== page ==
Matt Buttimer Interview
April 2012 - Matt Buttimer
1. Please introduce yourself. Who are you? How old are you? What are your hobbies (other than powerlifting)? Please give the readers an idea of what it’s like to be you.
My name is Matt Buttimer, although most people just call me Buttimer or Butts. I am 25 years old. Outside of powerlifting I enjoy playing or watching most any sport, watching movies, reading, and playing the “who sings this song” game with Corey Brown.
2. Where are you located in Georgia and where do you train at?
I live in Atlanta and train at Quest Gym in Duluth.
3. What is something that most people don’t know about you?
Nothing, I am an open book.
4. What is your occupation?
I am a structural engineer for Pruitt, Eberly, Stone and design the structural systems for residential, mixed-use, commercial, and government buildings.
5. Do you find that your occupation interferes with competing or vice-versa?
Occasionally if a project deadline is approaching I will need to stay late to make sure the project is completed, which may cause me to miss a training day. But in general the demands my job/company put on me do not interfere with my training, and my supervisors know the days that I train and are very accommodating to my schedule.
6. How many years have you been competing?
Just over three years.
7. How did you get into powerlifting?
Well growing up I was always involved in athletics – baseball and soccer when I was young, football and track in high school. My high school lifting program is slightly sub-par but I was still dedicated to it and enjoyed it. My diet was not that good though, in that I was not eating enough. So I was getting stronger but not gaining weight. So in college I focused on gaining weight (I came into college weighing only 130 lbs.), so most of my training was more of a bodybuilding type split (although I never had a desire to compete in bodybuilding). For a stretch of about two years I got into MMA and trained for that, but I found that I missed the gym too much, so I stopped that. But even with weight training I was missing some sort of competition. Luckily I saw the movie Bigger, Stronger, Faster and the director of the movie is Mark Bell’s older brother (who also competes in powerlifting) and part of the movie was him interviewing Mark about powerlifting. So that got me interested and soon after I found out that Northeastern University had just started a powerlifting team so I joined in the middle of my senior year.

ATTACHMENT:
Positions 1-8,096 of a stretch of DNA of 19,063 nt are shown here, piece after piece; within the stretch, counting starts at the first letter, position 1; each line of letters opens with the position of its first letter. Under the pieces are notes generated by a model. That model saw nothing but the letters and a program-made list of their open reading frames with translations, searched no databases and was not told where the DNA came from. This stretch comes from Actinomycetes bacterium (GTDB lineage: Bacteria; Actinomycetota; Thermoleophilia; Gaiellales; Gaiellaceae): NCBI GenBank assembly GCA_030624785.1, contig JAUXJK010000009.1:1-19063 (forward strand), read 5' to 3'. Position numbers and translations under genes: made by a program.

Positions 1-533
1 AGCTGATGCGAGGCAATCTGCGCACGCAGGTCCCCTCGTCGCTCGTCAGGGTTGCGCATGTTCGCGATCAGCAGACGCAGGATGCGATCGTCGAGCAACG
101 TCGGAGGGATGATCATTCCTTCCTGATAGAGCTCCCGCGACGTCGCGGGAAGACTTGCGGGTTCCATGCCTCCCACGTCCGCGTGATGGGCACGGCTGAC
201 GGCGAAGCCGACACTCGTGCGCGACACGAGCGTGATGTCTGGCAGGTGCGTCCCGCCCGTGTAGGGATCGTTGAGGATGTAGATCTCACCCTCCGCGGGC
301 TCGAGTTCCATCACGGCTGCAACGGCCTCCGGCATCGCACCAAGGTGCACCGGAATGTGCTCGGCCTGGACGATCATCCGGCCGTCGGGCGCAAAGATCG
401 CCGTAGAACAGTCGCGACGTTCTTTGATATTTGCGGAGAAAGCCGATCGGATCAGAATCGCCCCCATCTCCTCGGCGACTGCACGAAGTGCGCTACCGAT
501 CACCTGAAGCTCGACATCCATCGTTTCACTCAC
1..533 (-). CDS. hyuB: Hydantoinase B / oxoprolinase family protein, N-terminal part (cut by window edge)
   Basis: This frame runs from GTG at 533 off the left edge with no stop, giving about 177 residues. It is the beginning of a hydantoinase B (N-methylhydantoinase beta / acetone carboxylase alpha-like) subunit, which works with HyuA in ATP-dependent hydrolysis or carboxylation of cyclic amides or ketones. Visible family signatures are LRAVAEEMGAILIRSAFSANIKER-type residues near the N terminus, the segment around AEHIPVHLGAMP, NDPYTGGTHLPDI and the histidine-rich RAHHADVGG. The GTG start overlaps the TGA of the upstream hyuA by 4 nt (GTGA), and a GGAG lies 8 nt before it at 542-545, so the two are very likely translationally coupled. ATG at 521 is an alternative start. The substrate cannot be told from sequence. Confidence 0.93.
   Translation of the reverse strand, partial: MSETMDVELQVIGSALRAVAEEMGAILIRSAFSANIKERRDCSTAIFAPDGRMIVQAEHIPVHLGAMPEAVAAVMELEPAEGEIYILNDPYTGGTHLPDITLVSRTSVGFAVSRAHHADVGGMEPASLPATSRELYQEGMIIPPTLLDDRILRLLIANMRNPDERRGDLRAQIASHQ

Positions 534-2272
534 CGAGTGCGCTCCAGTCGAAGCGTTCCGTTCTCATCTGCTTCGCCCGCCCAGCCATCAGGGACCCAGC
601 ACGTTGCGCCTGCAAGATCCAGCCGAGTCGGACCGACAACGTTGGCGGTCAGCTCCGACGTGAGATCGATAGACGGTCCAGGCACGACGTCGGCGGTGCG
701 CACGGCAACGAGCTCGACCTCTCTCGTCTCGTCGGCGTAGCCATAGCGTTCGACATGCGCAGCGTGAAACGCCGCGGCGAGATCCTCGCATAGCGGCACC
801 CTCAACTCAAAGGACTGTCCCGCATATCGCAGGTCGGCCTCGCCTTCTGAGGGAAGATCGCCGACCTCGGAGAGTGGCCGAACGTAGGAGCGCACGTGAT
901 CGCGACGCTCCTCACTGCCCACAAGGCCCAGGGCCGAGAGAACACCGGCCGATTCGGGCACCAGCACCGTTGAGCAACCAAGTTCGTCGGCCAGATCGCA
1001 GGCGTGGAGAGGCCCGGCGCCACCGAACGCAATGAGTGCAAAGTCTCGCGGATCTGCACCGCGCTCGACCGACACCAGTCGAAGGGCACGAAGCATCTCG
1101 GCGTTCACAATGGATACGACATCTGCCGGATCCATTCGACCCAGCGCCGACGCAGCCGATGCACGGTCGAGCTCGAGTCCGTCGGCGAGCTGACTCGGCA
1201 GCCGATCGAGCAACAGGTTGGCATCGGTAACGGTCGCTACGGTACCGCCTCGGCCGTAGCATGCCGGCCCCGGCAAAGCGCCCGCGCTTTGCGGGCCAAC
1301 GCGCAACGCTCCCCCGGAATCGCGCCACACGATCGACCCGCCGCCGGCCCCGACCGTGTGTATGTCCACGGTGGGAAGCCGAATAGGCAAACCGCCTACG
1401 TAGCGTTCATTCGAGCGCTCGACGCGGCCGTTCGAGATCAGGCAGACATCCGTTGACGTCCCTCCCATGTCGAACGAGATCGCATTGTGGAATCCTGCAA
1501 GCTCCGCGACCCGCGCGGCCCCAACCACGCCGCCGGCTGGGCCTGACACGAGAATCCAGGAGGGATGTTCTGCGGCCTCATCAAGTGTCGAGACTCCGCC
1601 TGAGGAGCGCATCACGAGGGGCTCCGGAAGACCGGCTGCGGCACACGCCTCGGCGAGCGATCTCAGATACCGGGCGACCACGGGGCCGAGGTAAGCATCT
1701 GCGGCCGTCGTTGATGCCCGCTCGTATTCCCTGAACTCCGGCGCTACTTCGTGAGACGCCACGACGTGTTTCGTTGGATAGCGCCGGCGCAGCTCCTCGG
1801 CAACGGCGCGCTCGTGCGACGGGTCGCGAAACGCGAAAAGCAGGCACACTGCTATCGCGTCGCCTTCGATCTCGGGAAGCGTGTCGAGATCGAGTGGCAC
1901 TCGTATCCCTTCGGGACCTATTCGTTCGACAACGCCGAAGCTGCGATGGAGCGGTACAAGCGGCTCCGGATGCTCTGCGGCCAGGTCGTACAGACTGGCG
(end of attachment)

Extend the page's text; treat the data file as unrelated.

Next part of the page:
8. What are your biggest squat, bench press, deadlift and total numbers?
My best equipped numbers are: 573 lbs. in the squat, 402 lbs. in the bench press, and 562 lbs. in the deadlift. My best raw numbers are: 429 lbs. in the squat, 286 lbs. in the bench, and 540 lbs. in the deadlift.
9. What titles, records and achievements did you accumulate in your powerlifting career?
Nothing of significance yet, but I have had the opportunity to compete in two collegiate national championships and one men’s national championship.
10. Can you describe your training philosophy and/or a typical training session?
Well I have tried a few different styles/philosophies for strength training and powerlifting (bodybuilding split, Westside, Max-OT, 5x5, Wendler’s 5-3-1, RTS, etc). For the last 6 months or so I have had Josh Rohr write my training programs, when before I had been writing my own (to some success), and have been seeing some very positive results. It is nice to have someone a bit more knowledgeable write my workouts and also someone who isn’t biased to my training (unlike myself). Recently my weekly workouts have consisted of 4 days of training consisting of: benching (with variable intensity) all 4 days including accessory lifts, squatting plus accessories on Saturdays, and deadlifting plus accessories on Tuesdays.
11. Do you compete equipped (squat suit, bench press shirt & deadlift suit) or unequipped (no suits) or both?
I compete both equipped and unequipped.
12. What weight class(s) and divisions(s) do you compete in?
I compete in the 181 lbs. weight class in the open division.
13. What is your favorite lift, squat or bench press or deadlift or all three?
14. Who is the most impressive lifter you have competed against?
Hmm, no one person really comes to mind. There are a couple that I have competed against multiple times that have always put up strong totals and they are Brooks Conway and Reece Verbois.
15. Who do you think is the greatest lifter of all time?
Well I am going to go old school and say Paul Anderson (Georgia represent!). Other than that some more contemporary lifters that I hold in high regard are: Ed Coan, Kirk Karwoski, Mike Tuchscherer, Jaroslaw Olech, Andrey Belyaev, and Andrey Malanichev.